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Moreover, as Thucydides1 says that he is a wise man who will not venture to incur odium except for matters of the highest concernment, so, when we do undertake the ungrateful office of censor, it ought to be only upon weighty and important occasions. For he who is peevish and angry at everybody and upon every trivial fault, acting [p. 153] rather with the imperious pedantry of a schoolmaster than the discretion of a friend, blunts the edge of his reprehensions in matters of an higher nature, by squandering, like an unskilful physician, that keen and bitter but necessary and sovereign remedy of his reproofs upon many slight distempers that require not so exquisite a cure. And therefore a wise man will industriously avoid the character of being a person who is always chiding and delights in finding faults. Besides that, whosoever is of that little humor that animadverts upon every trifling peccadillo only affords his friend a fairer occasion of being even with him one time or another for his grosser immoralities. As Philotimus the physician, visiting a patient of his who was troubled with an inflammation in his liver, but showed him his forefinger, told him: Sir, your distemper is not a whitlow. In like manner we may take occasion now and then to reply upon a man who carps at trifles in another, —his diversions, pleasantries, or a glass of wine,—Let the gentleman rather, sir, turn off his whore and leave off his dicing; for otherwise he is an admirable person. For he who is dispensed with in smaller matters more willingly gives his friend the liberty of reprimanding him for greater. But there is neither child nor brother nor servant himself able to endure a man of a busy inquisitive humor, who brawls perpetually, and is sour and unpleasant upon every inconsiderable occasion.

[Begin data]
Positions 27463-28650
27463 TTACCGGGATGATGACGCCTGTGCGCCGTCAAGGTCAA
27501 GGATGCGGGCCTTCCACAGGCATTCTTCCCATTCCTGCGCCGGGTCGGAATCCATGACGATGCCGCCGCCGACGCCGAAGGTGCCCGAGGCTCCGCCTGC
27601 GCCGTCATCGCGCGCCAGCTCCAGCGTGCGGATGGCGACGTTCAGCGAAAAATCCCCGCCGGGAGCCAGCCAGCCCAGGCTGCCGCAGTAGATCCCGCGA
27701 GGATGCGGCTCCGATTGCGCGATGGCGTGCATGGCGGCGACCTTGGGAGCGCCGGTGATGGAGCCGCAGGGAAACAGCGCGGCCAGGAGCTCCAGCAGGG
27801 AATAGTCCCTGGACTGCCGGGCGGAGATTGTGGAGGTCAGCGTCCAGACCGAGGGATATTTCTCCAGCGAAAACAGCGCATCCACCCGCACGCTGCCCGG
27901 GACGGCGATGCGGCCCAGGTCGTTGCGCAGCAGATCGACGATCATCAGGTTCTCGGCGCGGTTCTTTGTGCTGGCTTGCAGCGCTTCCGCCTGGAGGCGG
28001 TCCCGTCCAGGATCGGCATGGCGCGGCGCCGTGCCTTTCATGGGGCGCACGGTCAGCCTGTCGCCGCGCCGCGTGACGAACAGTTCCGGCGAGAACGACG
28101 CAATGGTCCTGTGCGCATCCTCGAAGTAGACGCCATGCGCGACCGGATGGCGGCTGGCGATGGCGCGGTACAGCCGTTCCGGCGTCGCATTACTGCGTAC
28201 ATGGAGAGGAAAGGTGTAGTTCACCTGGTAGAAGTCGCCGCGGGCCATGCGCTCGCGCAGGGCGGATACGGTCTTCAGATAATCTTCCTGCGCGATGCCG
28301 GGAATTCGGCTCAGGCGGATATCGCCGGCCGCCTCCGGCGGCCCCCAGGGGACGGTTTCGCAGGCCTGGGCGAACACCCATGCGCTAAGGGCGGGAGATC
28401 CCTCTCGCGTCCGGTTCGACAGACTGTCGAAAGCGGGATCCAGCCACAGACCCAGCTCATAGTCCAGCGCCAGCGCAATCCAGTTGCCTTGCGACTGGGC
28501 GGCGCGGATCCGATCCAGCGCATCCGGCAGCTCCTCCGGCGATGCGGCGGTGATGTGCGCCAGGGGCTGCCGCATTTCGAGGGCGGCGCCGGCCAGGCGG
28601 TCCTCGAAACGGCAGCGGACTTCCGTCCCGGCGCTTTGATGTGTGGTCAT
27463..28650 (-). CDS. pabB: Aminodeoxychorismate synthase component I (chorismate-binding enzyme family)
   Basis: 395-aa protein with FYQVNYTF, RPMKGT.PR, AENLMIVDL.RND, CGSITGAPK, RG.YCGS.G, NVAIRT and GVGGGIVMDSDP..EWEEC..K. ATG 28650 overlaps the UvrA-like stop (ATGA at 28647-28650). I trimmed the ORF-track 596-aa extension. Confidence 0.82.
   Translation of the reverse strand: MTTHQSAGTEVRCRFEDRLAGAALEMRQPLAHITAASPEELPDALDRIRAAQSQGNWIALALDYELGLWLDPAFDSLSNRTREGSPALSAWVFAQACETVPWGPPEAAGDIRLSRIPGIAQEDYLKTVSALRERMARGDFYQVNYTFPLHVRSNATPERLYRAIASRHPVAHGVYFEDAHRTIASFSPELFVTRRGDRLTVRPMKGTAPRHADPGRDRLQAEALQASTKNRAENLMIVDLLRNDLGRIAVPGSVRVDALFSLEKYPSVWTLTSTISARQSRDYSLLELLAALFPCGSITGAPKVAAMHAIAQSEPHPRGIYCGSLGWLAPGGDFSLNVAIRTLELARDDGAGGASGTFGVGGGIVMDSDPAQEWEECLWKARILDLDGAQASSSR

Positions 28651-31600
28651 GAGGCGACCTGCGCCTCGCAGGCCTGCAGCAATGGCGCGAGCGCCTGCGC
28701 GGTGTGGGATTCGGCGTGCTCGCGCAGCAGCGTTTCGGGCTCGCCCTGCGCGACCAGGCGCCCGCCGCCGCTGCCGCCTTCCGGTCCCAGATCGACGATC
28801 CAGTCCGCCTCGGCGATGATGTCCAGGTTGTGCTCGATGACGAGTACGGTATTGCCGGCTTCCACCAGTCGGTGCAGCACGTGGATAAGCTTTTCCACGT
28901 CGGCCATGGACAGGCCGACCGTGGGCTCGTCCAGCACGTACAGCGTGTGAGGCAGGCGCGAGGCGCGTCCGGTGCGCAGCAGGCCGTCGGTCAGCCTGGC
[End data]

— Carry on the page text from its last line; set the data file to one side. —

1 II. 464.

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